There is absolutely no doubt that the changing of a language, which really is an integral component of any culture and in this case the culture of image making with a camera (AKA photography) will be no easy task. I do not judge others for using those bolded and italicised words; I use them myself. After all, we all have to use a common language if we are going to understand our peers or be understood by them. But I am trying to come up with new words. Like, ‘I’ve been making photos today’, rather than taking them; or ‘I really think I’ve managed to connect with that person I photographed.’ rather than capturing him or her; or ‘I would love to photograph wildlife’, rather than wanting to shoot animals.
And that word nailed is for me truly problematic. I don’t have to learn a new word to use in its stead: I’ve never used it to refer to photography or anything else other than carpentry or woodwork. It has other connotations which I have also never liked. Just goes to highlight even more clearly the importance of language and how we use it.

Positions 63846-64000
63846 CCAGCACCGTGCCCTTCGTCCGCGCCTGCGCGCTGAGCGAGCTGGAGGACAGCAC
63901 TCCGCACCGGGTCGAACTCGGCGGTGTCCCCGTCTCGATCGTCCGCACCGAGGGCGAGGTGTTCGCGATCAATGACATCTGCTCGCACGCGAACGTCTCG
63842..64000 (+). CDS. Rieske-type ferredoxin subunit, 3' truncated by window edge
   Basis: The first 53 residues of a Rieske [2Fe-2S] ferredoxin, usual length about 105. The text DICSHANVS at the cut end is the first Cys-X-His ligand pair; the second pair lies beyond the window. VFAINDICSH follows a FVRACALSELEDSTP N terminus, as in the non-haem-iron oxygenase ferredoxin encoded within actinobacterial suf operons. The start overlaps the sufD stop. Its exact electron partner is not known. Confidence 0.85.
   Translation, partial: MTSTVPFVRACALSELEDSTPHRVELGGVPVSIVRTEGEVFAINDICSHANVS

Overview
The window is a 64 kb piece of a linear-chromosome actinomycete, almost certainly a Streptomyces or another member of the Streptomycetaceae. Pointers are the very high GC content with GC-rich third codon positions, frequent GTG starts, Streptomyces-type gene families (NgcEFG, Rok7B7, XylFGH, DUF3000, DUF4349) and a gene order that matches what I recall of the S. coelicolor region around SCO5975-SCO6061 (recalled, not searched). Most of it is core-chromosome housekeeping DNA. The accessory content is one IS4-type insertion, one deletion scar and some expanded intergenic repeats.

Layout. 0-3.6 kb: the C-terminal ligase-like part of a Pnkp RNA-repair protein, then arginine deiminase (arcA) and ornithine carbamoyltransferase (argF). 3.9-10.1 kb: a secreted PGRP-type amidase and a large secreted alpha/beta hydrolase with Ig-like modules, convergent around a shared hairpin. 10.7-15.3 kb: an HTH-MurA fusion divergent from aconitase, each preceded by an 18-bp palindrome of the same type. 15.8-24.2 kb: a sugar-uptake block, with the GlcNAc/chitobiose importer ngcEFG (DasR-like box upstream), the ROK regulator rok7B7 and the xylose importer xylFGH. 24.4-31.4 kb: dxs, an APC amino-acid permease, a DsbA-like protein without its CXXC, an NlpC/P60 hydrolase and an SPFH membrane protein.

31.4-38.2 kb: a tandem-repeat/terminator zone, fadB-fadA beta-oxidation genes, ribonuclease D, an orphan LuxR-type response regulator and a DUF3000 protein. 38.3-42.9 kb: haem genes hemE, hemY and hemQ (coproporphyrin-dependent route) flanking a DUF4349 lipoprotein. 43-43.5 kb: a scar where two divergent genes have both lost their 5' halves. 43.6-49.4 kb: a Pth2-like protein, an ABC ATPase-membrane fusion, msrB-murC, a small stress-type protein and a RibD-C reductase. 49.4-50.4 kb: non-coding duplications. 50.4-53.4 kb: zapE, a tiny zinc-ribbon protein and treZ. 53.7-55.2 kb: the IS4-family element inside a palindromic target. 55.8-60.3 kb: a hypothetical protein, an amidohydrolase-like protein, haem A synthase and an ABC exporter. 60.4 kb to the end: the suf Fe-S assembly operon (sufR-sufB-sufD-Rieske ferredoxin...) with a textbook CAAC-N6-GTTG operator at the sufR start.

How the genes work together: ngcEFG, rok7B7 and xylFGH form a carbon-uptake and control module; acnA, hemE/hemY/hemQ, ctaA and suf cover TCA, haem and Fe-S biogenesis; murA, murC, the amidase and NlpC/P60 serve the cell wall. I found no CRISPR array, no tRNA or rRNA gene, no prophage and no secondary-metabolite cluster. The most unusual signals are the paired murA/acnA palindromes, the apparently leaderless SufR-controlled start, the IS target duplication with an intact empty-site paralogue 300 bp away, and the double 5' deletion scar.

I don’t have any answers really. I only bring this issue up because it seems that it is time for a new way of speaking about what to me is a true art form that has the power to change lives, end wars, enhance our environment, showcase the beauty in our world as well as to bring our attention to the ugliness that exists but shouldn’t. In other words we are the practitioners of an honorable art or craft, and we really need to be speaking about what we do in language that does honor to, and speaks accurately about this art of photography.
But I’m just a soul whose intentions are good
Oh lord please don’t let me be misunderstood
Thank you to Mr Burdon & The Animals for the snippet of lyrics from one of your great tunes.
Also a big thank you to Mr Shakespeare for the quote from Romeo and Juliet which I have taken great liberties with and paraphrased rather freely for my title. I am sure you don’t mind and might even approve.